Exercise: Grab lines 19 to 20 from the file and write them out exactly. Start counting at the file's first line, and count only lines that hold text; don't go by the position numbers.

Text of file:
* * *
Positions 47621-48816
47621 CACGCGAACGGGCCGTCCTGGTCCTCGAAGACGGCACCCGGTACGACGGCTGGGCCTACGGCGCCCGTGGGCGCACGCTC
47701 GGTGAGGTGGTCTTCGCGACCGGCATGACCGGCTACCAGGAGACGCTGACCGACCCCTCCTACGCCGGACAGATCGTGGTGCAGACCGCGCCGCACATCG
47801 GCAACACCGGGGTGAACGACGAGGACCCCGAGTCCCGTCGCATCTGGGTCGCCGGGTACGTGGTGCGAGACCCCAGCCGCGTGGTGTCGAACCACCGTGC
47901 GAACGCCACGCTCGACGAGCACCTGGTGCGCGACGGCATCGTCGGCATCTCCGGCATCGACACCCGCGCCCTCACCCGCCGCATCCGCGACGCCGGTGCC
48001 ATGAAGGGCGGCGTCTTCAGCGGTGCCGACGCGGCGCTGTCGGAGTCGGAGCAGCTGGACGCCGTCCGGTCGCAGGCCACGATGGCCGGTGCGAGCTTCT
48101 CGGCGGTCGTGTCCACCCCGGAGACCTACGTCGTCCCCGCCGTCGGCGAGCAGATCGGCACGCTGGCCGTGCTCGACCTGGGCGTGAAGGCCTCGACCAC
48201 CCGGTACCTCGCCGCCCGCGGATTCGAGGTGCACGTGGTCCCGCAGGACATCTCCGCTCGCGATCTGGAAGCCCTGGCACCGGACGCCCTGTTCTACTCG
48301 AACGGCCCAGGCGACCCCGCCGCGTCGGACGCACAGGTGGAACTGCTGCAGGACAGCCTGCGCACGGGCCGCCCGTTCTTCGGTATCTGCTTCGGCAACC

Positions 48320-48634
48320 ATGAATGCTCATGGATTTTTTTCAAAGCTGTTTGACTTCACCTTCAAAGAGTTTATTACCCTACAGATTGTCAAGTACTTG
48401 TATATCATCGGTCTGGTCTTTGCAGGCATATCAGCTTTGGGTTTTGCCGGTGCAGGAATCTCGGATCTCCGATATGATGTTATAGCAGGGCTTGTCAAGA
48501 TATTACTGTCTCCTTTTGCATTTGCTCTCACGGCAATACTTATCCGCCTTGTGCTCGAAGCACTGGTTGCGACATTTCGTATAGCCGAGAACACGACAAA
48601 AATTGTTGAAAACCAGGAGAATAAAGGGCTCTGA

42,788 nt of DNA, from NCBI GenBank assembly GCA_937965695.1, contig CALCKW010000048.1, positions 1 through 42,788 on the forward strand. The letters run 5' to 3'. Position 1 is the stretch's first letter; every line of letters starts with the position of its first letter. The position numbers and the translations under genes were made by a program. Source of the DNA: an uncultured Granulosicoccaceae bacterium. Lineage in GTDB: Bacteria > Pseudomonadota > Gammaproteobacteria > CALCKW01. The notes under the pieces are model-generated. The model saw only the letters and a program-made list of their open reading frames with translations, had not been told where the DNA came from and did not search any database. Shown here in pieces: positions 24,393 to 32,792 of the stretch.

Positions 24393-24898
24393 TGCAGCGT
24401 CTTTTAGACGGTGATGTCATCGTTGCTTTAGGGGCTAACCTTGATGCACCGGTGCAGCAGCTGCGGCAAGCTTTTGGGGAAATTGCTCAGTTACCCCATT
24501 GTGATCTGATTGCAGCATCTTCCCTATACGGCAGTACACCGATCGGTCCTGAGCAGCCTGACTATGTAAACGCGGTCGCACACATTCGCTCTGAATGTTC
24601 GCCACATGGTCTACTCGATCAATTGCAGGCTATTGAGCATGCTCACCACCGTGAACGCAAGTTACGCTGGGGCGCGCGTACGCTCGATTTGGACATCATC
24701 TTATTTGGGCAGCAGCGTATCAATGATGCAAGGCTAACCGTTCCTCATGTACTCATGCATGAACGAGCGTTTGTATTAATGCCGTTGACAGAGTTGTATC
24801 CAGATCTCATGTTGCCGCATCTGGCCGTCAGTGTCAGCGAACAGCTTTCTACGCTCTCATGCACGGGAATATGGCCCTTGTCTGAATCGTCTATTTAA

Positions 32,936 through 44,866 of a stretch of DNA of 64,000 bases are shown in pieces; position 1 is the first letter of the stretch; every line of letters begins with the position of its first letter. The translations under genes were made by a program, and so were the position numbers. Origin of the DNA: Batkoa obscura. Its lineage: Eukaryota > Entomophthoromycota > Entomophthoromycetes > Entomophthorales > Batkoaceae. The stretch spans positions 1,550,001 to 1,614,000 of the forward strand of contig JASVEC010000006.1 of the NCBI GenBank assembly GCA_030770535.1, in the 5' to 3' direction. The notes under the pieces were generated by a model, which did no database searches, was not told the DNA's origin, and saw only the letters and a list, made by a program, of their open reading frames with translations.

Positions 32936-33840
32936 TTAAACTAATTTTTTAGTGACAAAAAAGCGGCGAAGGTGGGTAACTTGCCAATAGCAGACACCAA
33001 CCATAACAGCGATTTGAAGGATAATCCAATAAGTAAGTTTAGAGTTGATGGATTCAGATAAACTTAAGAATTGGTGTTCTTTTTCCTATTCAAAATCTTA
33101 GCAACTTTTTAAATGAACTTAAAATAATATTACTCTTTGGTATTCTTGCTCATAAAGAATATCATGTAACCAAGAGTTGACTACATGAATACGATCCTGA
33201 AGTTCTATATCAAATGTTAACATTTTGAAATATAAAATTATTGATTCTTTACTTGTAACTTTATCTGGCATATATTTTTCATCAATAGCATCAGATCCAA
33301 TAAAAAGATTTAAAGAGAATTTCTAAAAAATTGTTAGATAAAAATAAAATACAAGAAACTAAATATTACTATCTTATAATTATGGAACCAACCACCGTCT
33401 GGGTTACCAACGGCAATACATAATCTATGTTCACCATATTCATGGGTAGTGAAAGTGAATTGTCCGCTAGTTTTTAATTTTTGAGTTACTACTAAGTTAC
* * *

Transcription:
24501 GTGATCTGATTGCAGCATCTTCCCTATACGGCAGTACACCGATCGGTCCTGAGCAGCCTGACTATGTAAACGCGGTCGCACACATTCGCTCTGAATGTTC
24601 GCCACATGGTCTACTCGATCAATTGCAGGCTATTGAGCATGCTCACCACCGTGAACGCAAGTTACGCTGGGGCGCGCGTACGCTCGATTTGGACATCATC